Space-transportation startup Rocket Lab has struck a deal with a special-purpose acquisition company in order to go public. The company has decided to merge with Vector Acquisition Corp. At the time of the deal, the company was valued at around USD 4.1 billion including debt. The deal is expected to be closed in the second quarter. Once done, the startup will list on the Nasdaq under the ticker RKLB. The startup is expecting USD 320 million in cash once the deal is complete. Rocket Lab CEO Peter Beck termed the deal a milestone and said that it will help the company realize the ambition of creating a billion-dollar business vertical in the space industry.
“This is a milestone in the true sense. The deal will accelerate will help us unlock the full potential of space. We will enhance our abilities to achieve new milestones through our spacecraft and launch platform.” Earlier in September last year, Vector Acquisition had raised USD 300 million in an initial public offering. Vector Acquisition is backed by Vector Capital, a technology focused private equity firm. Vector trades under the ticker name VACQ and shares of its SPAC rose significantly after the deal was announced. While Beck will continue in the role of chief executive officer of Rocket Lab, reports suggest that Vector Capital’s chief investment officer Alex Slusky is expected to join as the board of directors of the company.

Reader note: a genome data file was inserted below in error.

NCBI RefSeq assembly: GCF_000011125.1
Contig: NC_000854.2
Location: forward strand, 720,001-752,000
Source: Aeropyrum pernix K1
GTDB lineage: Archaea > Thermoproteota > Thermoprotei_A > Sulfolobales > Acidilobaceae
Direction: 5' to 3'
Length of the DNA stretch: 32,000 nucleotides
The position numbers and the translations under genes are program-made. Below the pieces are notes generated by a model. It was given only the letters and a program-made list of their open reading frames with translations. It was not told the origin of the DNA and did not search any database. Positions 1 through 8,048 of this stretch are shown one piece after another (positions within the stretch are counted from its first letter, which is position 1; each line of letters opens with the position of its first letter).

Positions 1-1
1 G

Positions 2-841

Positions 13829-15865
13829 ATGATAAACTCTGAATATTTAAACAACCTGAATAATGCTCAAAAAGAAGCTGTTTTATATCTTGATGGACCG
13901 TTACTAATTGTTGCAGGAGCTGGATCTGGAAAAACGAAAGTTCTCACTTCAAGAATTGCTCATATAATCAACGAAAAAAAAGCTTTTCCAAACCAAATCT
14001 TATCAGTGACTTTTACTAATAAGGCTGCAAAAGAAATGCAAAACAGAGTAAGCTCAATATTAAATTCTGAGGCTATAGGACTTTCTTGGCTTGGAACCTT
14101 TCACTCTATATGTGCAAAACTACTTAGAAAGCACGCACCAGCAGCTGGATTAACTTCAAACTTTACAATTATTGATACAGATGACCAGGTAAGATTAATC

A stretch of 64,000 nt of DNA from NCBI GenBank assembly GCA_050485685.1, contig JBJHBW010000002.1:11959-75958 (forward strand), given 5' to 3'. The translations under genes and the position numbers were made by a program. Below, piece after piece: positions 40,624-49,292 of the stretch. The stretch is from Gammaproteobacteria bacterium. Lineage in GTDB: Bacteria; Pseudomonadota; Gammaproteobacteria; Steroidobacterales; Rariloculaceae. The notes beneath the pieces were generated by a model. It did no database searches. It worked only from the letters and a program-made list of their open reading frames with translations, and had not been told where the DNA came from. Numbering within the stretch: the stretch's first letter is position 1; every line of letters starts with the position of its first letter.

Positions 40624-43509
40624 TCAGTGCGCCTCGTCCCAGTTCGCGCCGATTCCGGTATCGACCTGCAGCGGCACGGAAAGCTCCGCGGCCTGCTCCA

Rocket Lab has created a name for itself and is now seen as a front runner among the group of small-launch providers. While there is very little scope of competition when it comes to sending huge satellites into higher orbits, the same is not true when it comes to launching smaller satellites. There are around 100 ventures around the world that are providing platforms to launch lighter satellites. Notably, defense giant Lockheed Martin Corporation is among the backers of the startup. It has already launched 97 satellites for private companies and government organizations.